While I stood in line, I thought about the peculiarity of our tax system. For most Americans, April is a month marked by terrible stress, paper pushing and a last minute mad dash to get the taxes finished before April 15 (or the 17th, this year). People plan and pine and worry and most pay a sizable percentage (16-20 percent even for people of lower income brackets) of their annual income in taxes.
Corporations? Not so much. The New York Times reported last March that for 2010, General Electric paid no taxes on $5.1 billion in U.S.-based profits. Behemoth Bank of America made $4.4 billion in 2009 and got back a very tidy tax return from the federal government — $2.3 billion. Most Americans are lucky if they can pay off an overdue credit card bill (probably from Bank of America) or treat themselves to a nice dinner out or weekend away with their tax returns. Verizon (can you hear me now?) “earned” $12 billion in 2010. That should mean a sizable tax burden here. But, as of 2011, the company has not paid anything in taxes for two years running. The list goes on.
The corporate tax rate is supposed to be 35 percent. President Barack Obama is proposing lowering that to 28 percent. It kind of doesn’t matter, because it seems like no corporations pay anywhere close to 35 percent in taxes.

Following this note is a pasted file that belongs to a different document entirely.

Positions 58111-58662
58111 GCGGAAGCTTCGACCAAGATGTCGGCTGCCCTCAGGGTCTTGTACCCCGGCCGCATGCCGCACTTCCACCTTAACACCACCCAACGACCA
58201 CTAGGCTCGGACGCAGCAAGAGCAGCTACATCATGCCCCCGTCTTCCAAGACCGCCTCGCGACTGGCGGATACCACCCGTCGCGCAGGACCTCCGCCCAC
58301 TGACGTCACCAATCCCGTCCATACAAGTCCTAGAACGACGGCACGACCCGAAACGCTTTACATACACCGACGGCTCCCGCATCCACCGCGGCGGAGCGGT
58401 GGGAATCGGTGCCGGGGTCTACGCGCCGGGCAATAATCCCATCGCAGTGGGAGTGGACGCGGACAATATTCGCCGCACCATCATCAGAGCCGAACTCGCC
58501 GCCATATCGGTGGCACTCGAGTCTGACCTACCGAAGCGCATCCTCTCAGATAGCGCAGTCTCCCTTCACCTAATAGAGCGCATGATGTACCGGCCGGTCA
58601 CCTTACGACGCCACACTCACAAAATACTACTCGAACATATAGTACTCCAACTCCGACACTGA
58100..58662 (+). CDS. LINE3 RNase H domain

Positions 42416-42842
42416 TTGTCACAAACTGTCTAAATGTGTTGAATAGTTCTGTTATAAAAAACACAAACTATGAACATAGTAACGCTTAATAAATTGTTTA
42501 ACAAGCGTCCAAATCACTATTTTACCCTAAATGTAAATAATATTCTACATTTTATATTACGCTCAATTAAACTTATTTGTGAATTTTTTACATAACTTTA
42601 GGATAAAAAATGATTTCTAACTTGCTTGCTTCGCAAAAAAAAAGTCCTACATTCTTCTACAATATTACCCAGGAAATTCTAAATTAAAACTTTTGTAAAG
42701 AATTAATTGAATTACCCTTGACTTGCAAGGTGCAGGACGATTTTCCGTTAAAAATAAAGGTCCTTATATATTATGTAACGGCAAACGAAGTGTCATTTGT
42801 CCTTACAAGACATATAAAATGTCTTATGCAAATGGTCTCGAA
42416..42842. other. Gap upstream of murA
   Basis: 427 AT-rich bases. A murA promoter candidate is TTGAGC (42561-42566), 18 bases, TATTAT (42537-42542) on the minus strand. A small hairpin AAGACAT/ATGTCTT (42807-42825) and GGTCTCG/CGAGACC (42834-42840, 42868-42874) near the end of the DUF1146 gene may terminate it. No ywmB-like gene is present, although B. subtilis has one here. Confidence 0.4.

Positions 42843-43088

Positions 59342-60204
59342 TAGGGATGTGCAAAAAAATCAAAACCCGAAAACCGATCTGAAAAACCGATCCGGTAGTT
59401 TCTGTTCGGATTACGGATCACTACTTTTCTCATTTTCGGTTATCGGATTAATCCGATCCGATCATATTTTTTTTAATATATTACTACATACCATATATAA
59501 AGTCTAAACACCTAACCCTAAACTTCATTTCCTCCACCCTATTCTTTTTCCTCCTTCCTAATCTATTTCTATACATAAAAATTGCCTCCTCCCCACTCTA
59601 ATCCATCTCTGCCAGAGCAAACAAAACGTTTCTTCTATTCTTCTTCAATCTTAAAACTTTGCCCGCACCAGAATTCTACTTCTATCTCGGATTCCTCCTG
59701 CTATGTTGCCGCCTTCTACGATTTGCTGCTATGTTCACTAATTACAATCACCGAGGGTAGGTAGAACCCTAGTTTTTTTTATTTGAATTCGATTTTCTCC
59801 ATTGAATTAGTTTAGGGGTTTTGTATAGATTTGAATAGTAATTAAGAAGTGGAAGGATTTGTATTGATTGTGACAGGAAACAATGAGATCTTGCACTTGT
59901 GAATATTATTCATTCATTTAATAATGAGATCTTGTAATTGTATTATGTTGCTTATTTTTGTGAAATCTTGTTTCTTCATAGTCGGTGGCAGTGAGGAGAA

Check this out. What is the most patriotic sector of our economy? The military industry, right? Lockheed Martin has the slogan: “We Never Forget Who We’re Working For.” That is totally ungrammatical — although doesn’t “we never forget for whom we work” sound a little snooty?
But they put most of their patriotism in their advertising budget and avoid paying taxes to the country they love. In November 2011, Citizens for Tax Justice and the Institute on Taxation and Economic Policy looked at the tax rates of the top 280 companies in the Fortune 500. Here is what they have to say about the military sector, which is reaping billions in profits:
Not only was the 2008-10 effective tax rate on the top 10 defense contractors less than half of the 35 percent official corporate tax rate, but the effective rate fell steadily from 2008 to 2010, from an already paltry 19.3 percent in 2008 to a tiny 10.6 percent by 2010.